Zombies stalk the streets, from Alabama to Alaska

By: Justin Nobel | Date: Mon, August 3rd, 2009

A ragtag mob with ashen, blood smeared faces and darkened eyes roamed downtown San Diego two weeks ago, flailing their arms, searching for brains. They were zombies, on a zombie walk to promote Woody Harrelson’s much anticipated film, Zombieland, due out in October.

Zombie walks are a relatively new phenomenon. Their increase is linked to the recent surge in the popularity of zombie films and may be a result of modern society's separation from the death process, says Erik Zempel, of the Zombie Reporting Center. (Photo courtesy of Erik Zempel)

Zombie walks are a relatively new phenomenon. Their increase is linked to the recent surge in the popularity of zombie films and may be a result of modern society

The first such walk was about ten years ago, according to Erik Zempel, co-founder of the Zombie Reporting Center, one of several websites that tracks zombie films. Three years ago, nearly 900 zombies stalked the Monroeville Mall, outside Pittsburgh, setting a Guinness World Record. So far this year, zombie walks have occurred in dozens of states, including Georgia, Arizona, Illinois, Idaho, Alabama and Alaska.

“I think if we as a society were more involved with the death process and the funeral process these sorts of themes might never come up,” said Zempel.

Americans have been physically distancing themselves from death for the past century, he argues. The more we distance ourselves, the more popular zombie movies seem to become.

“It seems to me there is a fear of dead bodies and perhaps 100 years ago that wasn’t so,” said Kempel.

The economic recession may also be partially responsible for the recent pulse in zombie walks and films. This year’s selection includes: “Mud Zombie”, a Brazilian film in which zombies emerge from the mangroves and overrun a tiny fishing village. “Dead Air” reveals what happens at a radio station the night zombies created by a chemical terrorist attack storm the city. “Gallowwalker” is a zombie western, shot by Wesley Snipes and “Samurai Zombie” is a Japanese film about old samurais that return from the dead to stalk a family on a hiking trip in remote mountains.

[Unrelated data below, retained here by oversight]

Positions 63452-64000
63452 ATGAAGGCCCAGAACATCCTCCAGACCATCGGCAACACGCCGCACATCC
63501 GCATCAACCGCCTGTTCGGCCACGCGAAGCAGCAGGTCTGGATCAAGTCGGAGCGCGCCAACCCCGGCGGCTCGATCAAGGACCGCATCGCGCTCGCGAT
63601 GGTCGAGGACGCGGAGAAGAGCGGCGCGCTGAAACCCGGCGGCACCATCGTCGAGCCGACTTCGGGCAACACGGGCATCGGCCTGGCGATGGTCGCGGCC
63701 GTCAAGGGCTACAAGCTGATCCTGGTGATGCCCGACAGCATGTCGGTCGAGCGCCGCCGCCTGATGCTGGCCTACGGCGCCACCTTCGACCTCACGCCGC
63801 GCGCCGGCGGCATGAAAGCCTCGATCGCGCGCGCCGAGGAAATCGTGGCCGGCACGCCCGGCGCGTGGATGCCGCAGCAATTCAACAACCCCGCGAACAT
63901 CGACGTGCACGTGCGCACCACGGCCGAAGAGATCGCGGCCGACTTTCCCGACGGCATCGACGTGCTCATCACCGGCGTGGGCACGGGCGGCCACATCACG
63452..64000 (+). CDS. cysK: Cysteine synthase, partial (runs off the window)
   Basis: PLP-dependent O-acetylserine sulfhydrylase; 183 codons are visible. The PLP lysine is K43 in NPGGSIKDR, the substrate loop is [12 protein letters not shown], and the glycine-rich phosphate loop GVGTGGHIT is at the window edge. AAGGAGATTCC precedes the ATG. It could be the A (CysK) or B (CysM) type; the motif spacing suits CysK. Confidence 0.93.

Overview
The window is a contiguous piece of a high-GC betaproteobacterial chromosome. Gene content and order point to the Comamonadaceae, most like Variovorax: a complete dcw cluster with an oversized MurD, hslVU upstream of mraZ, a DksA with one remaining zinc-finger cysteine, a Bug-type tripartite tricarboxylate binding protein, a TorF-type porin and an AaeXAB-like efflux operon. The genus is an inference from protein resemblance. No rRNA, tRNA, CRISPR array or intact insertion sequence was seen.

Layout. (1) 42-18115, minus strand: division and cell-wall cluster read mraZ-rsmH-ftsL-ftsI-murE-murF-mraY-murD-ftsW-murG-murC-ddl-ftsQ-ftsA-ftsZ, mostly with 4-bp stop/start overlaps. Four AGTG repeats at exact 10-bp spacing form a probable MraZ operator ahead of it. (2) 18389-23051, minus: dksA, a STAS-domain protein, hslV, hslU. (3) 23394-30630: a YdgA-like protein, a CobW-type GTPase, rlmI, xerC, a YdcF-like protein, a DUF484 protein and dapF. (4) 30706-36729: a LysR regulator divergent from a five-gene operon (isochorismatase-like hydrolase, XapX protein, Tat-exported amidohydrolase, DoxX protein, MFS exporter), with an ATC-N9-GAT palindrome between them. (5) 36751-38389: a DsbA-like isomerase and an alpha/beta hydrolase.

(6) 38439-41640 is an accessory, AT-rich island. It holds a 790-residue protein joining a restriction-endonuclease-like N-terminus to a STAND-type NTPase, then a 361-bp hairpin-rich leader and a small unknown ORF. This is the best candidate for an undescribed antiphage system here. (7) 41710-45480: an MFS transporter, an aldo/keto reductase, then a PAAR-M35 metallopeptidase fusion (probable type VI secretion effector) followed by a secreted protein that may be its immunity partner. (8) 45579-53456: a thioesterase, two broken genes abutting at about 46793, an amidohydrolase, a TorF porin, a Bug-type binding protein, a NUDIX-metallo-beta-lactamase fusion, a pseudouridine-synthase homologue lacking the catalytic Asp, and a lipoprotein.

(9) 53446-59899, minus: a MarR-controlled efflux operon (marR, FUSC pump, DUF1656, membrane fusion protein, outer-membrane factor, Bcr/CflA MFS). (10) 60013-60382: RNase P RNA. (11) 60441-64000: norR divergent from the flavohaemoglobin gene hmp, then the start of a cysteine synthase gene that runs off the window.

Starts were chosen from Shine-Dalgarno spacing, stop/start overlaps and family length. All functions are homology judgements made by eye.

“Pathogen” is a zombie flick written by a 10 year-old and “Zombie Girl” is the documentary about the making of it. “Le Horde” depicts an epic battle between corrupt cops and gangsters the night of a zombie outbreak and “Dead Snow” is a highly buzzed about Norwegian film that tells the story of eight friends at a remote cabin who discover Nazi zombies frozen in the snow.

The first Zombie films were in the 1930s, and focused more on mind control than hordes of blood thirsty half-dead. The most well-known film from this era was “White Zombie”, released in 1932, in which a man resorts to voodoo to transform a beautiful woman into a zombie so he can scare off her lover and woo her himself. The story takes place in Haiti, and draws heavily on Haitian vodou, which has roots in West African beliefs and practices.

It wasn’t until the 1968 film, “Night of the Living Dead,” directed by George Romero, that the zombies in movies developed a mad craving for human flesh. Romero actually didn’t call his nightmarish figures zombies, but that was the name that stuck, and the genre under which his film and the many it inspired came to be known.

Zombie films remained popular through the 1980s and lost ground in the 1990s. They have now returned with a vengeance.

With the increased popularity comes a more diverse fan base, said Zempel. The idea that zombie fans are all macabre goths obsessed with death is inaccurate, said Zempel.

“They really cut across a wide cross-section of the U.S. population,” he said.

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